Knowing how to swim will not only keep you safer but it will also allow you to have more fun on your boat.
The first time that in water that was over my head I was scared out of my mind. I was 10 or 11 at the time and was swimming in a friends pool. The pool slowly sloped until about 8 foot deep and we were just staying in the shallow part.
My sister threw something in the part that was a bit deeper (maybe 6 feet deep) and it had sunk to the bottom. Being the smart kid I was I thought i could just walk on the bottom, grab it real fast and walk back to the shallow part. Obviously that didn’t work well and I thrashed around until I got the few feet back to where I could touch the bottom again.
Fast forward to a few years ago, I was with my family at a river near us. I use the term river loosely as it couldn’t be more than 30 foot across but it is quite fast moving.
I got into the current and got pulled down the river a little ways from where we were swimming. When I got to the rocky shore and attempted to stand up, I realized that the water was way deeper where I was at and I couldn’t touch the bottom!
Since I knew how to swim rather than freaking out like I had done all those years before, I just pushed away from the bank went a little further down river and climbed out there.
Knowing how to swim took away all that anxiety that I felt years before in that pool and knowing how to swim will make your houseboat much more enjoyable as well.
Knowing how to swim and having others on board that know how to as well will make your time much more enjoyable and far less stressful
You will be less anxious about being on a boat and will enjoy your boating life much more.
This is probably the number one way to stay safe on a houseboat, PAY ATTENTION! Don’t become too comfortable while driving the boat or while on board.
Now obviously you shouldn’t be always worried but always pay attention to your surroundings.
If people are swimming, fishing, or just lazing about, never get too comfortable.
Keep your eye on the horizon for storms that may blow in.
Keep an eye on the people on board.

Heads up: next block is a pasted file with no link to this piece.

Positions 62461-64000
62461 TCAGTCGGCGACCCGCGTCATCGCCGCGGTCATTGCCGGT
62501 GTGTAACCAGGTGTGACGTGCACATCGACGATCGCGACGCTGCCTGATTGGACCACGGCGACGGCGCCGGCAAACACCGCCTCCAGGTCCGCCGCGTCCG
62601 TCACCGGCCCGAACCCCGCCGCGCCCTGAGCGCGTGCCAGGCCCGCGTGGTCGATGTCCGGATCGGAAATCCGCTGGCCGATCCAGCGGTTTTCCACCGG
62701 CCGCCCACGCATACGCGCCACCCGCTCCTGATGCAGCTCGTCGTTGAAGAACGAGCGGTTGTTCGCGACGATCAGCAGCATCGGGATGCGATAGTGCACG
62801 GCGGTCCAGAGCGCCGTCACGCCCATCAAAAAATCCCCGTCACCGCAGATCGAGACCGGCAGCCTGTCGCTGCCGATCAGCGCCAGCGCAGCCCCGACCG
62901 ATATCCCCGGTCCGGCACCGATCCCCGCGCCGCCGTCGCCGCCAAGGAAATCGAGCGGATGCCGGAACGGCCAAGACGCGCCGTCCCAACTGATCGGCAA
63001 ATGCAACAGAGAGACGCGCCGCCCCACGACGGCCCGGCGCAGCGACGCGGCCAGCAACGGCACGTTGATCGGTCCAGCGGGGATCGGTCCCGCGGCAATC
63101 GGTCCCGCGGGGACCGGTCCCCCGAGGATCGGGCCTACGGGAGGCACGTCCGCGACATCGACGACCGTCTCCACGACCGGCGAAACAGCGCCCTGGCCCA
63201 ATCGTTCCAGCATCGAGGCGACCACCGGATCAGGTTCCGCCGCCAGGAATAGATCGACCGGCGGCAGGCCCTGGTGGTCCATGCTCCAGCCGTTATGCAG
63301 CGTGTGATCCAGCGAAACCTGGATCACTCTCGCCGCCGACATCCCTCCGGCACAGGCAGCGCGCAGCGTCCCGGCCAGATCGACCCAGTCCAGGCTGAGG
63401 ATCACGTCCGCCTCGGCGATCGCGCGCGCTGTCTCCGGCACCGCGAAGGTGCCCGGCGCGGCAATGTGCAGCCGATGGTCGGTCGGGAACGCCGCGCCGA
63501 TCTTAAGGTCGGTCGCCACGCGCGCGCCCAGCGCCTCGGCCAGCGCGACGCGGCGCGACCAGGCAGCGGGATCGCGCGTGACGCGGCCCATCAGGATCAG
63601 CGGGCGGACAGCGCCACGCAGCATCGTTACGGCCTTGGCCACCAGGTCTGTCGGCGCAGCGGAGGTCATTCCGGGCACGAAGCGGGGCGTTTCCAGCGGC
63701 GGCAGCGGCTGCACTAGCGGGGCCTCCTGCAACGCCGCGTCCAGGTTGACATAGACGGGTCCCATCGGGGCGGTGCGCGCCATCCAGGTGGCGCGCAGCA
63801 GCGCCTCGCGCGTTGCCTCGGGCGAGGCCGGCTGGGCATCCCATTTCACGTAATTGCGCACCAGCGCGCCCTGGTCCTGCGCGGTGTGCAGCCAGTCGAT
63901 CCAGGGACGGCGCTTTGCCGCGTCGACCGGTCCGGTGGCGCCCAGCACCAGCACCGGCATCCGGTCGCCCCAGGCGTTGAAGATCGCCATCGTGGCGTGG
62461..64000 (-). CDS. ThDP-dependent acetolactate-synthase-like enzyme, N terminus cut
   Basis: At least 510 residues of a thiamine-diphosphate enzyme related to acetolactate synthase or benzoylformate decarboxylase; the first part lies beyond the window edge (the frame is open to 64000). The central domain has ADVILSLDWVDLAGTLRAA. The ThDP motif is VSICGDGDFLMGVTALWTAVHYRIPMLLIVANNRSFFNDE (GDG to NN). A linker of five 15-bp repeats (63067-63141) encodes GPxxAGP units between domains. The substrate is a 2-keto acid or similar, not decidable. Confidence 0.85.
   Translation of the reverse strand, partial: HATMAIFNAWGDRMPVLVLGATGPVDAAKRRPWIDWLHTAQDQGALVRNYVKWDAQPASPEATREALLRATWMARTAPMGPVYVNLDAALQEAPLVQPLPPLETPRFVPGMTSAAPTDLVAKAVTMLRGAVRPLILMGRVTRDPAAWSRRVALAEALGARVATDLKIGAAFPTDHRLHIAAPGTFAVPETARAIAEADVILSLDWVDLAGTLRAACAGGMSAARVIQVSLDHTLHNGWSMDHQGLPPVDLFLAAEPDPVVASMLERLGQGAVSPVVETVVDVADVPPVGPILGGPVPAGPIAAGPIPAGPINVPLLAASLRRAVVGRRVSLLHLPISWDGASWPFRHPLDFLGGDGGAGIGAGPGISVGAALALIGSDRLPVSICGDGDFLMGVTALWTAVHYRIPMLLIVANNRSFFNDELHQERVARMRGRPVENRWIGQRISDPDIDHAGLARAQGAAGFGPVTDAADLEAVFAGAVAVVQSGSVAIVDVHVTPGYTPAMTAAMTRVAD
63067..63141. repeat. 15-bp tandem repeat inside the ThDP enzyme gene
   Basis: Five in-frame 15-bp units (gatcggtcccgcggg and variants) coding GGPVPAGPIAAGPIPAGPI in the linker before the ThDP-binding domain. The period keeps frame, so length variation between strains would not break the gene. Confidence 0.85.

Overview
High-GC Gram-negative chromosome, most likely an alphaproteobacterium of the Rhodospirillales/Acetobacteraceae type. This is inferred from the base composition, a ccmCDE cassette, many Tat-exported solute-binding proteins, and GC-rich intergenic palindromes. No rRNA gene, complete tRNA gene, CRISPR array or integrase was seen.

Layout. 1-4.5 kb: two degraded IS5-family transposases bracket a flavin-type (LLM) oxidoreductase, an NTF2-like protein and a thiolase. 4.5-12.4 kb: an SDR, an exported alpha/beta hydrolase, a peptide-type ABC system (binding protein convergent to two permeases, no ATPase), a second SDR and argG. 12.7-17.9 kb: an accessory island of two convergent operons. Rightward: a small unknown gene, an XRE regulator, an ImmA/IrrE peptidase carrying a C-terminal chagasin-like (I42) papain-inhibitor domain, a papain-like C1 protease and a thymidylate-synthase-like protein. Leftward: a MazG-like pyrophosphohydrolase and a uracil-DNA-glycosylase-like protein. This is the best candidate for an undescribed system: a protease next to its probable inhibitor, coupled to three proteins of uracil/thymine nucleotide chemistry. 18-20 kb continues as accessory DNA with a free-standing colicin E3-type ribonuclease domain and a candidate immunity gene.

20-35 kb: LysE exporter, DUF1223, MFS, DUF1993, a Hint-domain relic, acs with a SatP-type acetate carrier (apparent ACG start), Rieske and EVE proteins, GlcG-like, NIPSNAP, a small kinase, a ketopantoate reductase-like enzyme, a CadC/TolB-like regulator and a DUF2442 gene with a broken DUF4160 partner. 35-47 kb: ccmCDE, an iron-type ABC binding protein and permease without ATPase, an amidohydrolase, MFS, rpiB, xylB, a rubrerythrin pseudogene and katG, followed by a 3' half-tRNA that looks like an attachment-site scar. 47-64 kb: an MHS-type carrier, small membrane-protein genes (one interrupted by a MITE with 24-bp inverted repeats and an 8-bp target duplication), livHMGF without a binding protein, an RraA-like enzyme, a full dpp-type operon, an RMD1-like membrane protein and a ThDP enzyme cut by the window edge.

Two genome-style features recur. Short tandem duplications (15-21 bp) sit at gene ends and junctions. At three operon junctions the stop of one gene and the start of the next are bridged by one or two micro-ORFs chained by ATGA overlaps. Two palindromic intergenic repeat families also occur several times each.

Pay careful attention when driving or docking the boat.
Carefully watch everyone in the water including doing a head count every few minutes.
I could go on and on but just like when driving a car you should always be watching.
I often take my kids to a pool, river, or lake on hot summer days. I have way less fun with them there than I would by myself because I’m always looking for them and making sure that they are safe.
Do the same for the people you have on board your boat.
It’s a good idea to every once in a while take a walk around to check things out and check on everyone on board.
If people are in the water keep an eye on them to make sure no one has gone under without being noticed. If you only have adults on board this might be a little overkill but it only takes a few short minutes for something tragic to happen.
Always be vigilant on your boat.
Obviously this could go without saying but far too often people get alcohol in their system and forget that they are putting others and themselves in danger.
Sure, it might be ok for you to have a few drinks as long as you aren’t planning on moving the boat anytime soon but I would never get much more than tipsy even if I wasn’t driving the boat anywhere.
You are on water that moves! If you get drunk, walking on the boat can become much more difficult. If you fall in the water your slower reflexes and brain fog could mean you get injured or worse because you had too much to drink.
Also, always be sure and never drive the boat if you have had anything to drink. Just like you should have a designated driver with a car, if you are planning on moving the boat make sure you have a designated driver for that as well.
There are many other things you can do to keep safe on your houseboat but these tips will help you make sure that everyone has a good time and makes it home safely!